Over time, your hot tub filters will collect any debris that enters your water, keeping your spa clean.
If this debris builds up, your filters can’t effectively do their job, which can even result in that debris re-entering your water as it circulates through your system.
While rinsing your filters each week will help remove this debris, it won’t be able to get the more stubborn buildup.
Using filter cleaner helps break down the heavier buildup, ensuring your filters are completely clean and able to maintain your water’s clarity once again.
10. Line Flush Cleaner
Over time, your water may deposit debris and grim in your pipes as it circulates through your system.
This can lead to clogs if you don’t properly clean your pipes.
Using a line flush cleaner, you’ll be able to strip any of the debris out of your pipes and renew them to their original state, ensuring your water stays clean and your system can run as efficiently as possible.
How To Add Spa Chemicals to Your Hot Tub
Adding your spa chemicals to your water doesn’t have to be a challenge, and in just a few steps, you’ll be treating your water like a pro!
When adding your spa chemicals to your water, you’ll want to follow these six steps:
1. Test Your Water
Using your pH test strips, test your water to get an accurate reading of your pH, alkaline, and sanitizer levels. This will determine how much of your spa chemicals you’ll need to add.
2. Turn On Your Hot Tub Jets
This allows your water to circulate, ensuring your spa chemicals evenly mix into your water
3. Close Your Air Vents
Closing your air valves will minimize the amount of chemicals you lose after adding them to your water.
4. Measure Out Your Spa Chemicals (TWICE!)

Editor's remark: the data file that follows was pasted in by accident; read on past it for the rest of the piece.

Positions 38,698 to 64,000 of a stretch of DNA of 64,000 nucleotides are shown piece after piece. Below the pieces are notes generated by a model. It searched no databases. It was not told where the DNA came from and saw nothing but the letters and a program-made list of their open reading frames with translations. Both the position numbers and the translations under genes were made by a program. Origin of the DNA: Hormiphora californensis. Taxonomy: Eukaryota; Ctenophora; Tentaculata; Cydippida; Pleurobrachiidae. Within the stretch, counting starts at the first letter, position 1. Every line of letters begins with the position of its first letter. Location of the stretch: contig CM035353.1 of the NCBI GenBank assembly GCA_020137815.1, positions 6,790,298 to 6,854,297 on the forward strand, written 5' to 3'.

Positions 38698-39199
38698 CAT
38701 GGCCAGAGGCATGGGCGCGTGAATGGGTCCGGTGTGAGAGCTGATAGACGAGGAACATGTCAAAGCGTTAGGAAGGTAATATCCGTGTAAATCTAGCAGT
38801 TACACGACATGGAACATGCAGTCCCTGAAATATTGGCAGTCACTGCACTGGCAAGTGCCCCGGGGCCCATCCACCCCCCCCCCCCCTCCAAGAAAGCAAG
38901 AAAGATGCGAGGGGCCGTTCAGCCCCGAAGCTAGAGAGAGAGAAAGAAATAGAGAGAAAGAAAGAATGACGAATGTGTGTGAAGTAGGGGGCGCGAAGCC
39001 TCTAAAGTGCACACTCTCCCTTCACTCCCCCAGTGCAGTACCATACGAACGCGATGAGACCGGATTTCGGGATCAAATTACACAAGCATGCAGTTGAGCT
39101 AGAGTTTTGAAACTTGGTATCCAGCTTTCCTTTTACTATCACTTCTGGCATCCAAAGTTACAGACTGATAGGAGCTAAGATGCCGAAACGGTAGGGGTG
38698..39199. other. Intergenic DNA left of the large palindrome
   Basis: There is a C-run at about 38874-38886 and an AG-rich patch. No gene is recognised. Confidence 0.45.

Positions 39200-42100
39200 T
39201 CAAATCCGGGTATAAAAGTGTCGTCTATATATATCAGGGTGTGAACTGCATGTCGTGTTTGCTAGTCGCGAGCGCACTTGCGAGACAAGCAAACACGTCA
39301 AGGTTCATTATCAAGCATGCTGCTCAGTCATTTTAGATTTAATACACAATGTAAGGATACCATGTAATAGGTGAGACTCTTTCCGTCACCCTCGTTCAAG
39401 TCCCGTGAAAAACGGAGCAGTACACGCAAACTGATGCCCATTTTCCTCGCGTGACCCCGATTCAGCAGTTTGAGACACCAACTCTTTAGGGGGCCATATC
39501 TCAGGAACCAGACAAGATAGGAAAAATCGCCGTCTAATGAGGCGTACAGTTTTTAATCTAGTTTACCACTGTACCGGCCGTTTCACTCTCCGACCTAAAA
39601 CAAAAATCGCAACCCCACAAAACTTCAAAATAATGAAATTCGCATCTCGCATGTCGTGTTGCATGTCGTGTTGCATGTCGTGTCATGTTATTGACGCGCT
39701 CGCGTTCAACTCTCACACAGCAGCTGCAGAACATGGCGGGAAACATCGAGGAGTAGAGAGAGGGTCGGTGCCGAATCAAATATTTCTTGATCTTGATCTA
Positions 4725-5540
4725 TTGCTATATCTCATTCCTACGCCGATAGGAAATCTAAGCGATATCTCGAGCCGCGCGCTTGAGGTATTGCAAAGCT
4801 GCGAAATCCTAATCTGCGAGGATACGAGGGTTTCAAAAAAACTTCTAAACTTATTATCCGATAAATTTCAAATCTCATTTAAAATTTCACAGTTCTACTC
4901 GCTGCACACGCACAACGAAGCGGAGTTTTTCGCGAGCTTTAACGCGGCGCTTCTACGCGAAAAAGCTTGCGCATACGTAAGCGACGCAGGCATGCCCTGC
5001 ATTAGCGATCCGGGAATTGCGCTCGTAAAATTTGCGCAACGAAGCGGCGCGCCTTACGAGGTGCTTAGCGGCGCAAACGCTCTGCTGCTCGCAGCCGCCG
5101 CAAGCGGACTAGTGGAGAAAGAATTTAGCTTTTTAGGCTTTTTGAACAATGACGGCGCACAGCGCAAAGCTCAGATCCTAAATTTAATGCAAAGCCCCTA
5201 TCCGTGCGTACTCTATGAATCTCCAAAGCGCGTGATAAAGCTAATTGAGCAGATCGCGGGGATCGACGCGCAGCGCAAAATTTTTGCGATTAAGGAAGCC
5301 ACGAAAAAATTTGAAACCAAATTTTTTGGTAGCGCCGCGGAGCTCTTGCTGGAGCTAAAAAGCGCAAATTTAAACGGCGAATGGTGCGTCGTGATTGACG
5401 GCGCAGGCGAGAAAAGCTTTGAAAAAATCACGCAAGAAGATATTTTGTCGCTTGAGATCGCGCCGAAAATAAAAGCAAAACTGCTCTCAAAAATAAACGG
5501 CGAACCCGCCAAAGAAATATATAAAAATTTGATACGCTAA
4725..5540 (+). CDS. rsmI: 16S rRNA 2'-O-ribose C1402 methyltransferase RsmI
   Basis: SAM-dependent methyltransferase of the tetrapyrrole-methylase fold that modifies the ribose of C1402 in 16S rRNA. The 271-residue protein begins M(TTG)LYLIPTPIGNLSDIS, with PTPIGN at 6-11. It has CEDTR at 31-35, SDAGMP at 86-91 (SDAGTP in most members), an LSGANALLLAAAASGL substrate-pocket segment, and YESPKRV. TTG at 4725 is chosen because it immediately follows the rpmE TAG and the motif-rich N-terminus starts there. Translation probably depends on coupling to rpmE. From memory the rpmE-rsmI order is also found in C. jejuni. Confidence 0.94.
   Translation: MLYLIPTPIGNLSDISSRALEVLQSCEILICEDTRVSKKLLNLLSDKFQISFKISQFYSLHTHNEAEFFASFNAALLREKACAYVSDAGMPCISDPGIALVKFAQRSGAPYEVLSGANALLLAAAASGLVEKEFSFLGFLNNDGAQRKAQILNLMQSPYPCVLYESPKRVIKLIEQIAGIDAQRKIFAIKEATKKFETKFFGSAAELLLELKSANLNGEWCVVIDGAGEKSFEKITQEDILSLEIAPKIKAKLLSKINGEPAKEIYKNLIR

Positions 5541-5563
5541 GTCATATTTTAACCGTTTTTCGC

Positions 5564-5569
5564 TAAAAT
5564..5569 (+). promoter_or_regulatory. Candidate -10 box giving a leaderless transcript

Following the instructions on your bottle, measure out the amount needed to treat your water. Always measure twice to ensure you don’t accidentally add too much.
5. Let Your System Run for 30 Minutes
Allowing your spa to run for 30 minutes after adding your spa chemicals will ensure they properly mix into your water.
During this time, you’ll want to keep your cover off so your spa chemicals can properly off gas as they treat your water.
If you leave your cover on, you risk overtreating your water and having higher-than-expected levels when you retest it.
6. Retest Your Water
After your chemicals have had time to effectively treat your water, you’ll want to retest it to ensure they’re where they should be.
If they’re still too low, add the appropriate amount of chemicals again, following the same steps until they’re in their expected range.
Easy Ways to Keep Your Water Clean
While your spa chemicals will work to keep your hot tub clean, there are ways you can minimize the amount needed to maintain your water.
This all comes down to keeping your water as clean as possible during your regular spa sessions.
Here are some of the best ways you can minimize the amount of contaminants that enter your water:
Shower Before Your Soak
This will wash off any oils you could potentially bring into the hot tub, like perfumes, body lotions, and makeup.
Use Tennis Balls
Adding tennis balls or hot tub sponges to your water after each soak will help absorb any of the oils that are floating on the surface afterward.
Keeps Hats and Hair Ties Nearby
Hair product is filled with oils, which can easily be stripped off into your water as you enjoy your hydromassage.
Putting your hair up or tucking it under a hat can help keep it out of the water and keep your hot tub clean.
Stick to a Routine
Your maintenance routine is essential, and sticking to a well-planned process will make treating your water easier and ensure your system runs smoothly for years to come.
Buy Spa Chemicals in Millsboro
Visit us in-store to find yours, and one of our expert spa technicians will be happy to help you find the ones you need.
Have questions? Contact us today.